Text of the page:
Netflix’s new Italian original fails to put a spell on audiences with a dour love story at its core and a messy approach.
This review of Luna Nera (Netflix) is spoiler-free.
Suffering from an untimely release right on the back of Chilling Adventures of Sabrina Season 3, Netflix’s new Italian original Luna Nera, created by Francesca Manieri, Laura Paolucci, and Tiziana Triana, is a handsome attempt at period storytelling that, despite impressive production and a creative team full of women, still fails to put a spell on audiences with a torpid Romeo & Juliet-style doomed love story at its core and only a cursory unpacking of its themes elsewhere.
Set in 17th Century Italy and concerning chiefly the forbidden romance between a woman accused of witchcraft and a blood relative of the group who hunts such women down, there’s a distinct empowering undercurrent here that unfortunately never reaches its potential throughout the six-episode first season. The relatively unique perspectives afforded by the period setting and the central female characters never really amount to much in a messy jumble of characters and subplots and a noticeable lack of chemistry between the leads whose romance is supposed to drive the plot.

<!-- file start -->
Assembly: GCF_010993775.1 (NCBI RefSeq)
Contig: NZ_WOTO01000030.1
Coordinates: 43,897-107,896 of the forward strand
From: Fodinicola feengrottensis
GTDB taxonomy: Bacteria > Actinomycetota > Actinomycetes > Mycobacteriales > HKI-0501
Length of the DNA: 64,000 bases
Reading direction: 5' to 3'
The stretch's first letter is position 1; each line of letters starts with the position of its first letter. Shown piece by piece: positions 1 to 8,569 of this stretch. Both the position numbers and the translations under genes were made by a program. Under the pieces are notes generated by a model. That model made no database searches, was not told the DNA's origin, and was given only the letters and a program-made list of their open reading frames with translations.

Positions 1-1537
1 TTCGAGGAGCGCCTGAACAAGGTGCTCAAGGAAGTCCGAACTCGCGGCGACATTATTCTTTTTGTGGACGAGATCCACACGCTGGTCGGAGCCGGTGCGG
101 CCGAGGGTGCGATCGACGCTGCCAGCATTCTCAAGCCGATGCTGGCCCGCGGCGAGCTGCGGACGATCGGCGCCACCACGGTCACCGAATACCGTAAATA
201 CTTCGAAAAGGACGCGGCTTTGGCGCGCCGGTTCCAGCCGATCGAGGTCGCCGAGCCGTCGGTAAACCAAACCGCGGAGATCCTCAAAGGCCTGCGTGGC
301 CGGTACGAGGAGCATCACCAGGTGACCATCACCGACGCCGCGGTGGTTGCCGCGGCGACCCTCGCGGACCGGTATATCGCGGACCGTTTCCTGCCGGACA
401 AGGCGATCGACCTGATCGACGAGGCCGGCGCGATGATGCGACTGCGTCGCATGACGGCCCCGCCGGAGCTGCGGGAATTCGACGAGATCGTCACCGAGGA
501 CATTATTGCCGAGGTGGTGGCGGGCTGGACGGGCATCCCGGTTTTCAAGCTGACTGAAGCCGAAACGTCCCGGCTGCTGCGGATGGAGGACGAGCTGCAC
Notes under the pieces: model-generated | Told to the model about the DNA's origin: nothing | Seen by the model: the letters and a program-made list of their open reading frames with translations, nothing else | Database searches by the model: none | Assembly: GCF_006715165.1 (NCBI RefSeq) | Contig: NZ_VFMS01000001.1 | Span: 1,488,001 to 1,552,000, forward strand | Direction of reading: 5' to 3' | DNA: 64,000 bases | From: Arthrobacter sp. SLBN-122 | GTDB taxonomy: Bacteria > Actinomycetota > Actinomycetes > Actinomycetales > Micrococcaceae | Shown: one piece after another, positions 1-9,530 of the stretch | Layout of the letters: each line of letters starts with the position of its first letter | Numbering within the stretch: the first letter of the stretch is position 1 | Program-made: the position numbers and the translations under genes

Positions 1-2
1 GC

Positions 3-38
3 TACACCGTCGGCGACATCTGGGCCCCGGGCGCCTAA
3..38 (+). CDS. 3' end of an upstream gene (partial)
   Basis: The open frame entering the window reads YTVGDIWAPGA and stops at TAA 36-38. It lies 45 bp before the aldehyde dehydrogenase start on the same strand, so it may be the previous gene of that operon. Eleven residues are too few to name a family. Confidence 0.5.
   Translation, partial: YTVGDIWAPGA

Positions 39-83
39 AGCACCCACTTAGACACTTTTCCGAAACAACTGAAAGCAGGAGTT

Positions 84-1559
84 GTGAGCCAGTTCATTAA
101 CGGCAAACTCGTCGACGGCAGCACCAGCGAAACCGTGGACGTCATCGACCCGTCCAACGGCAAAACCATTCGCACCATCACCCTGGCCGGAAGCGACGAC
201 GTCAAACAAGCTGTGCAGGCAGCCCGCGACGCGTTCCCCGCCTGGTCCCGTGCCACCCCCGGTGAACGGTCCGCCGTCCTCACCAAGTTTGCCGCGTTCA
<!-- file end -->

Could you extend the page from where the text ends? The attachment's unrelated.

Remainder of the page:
A decent opening episode to Luna Nera puts its best foot forward, but the show quickly settles into mundane rhythms of prophecy, ancient cabals, and burgeoning magical powers. Utilitarian writing helps to put this across, but not in a way that feels meaningful or even all that entertaining, and a cursory examination of science’s on-going battle with the religion and the historical mistreatment of women feel supplementary rather than integral.
A second season stands a chance to expand some of the show’s ideas into more workable ones, especially with so much time here devoted to introducing and then juggling multiple elements that ultimately get dropped midway through the story. Time will obviously tell in that regard, but with Luna Nera, Netflix probably doesn’t have a contender for Sabrina’s throne.
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Jonathon is the Co-Founder of Ready Steady Cut and has been Senior Editor and Chief Critic of the outlet since 2017.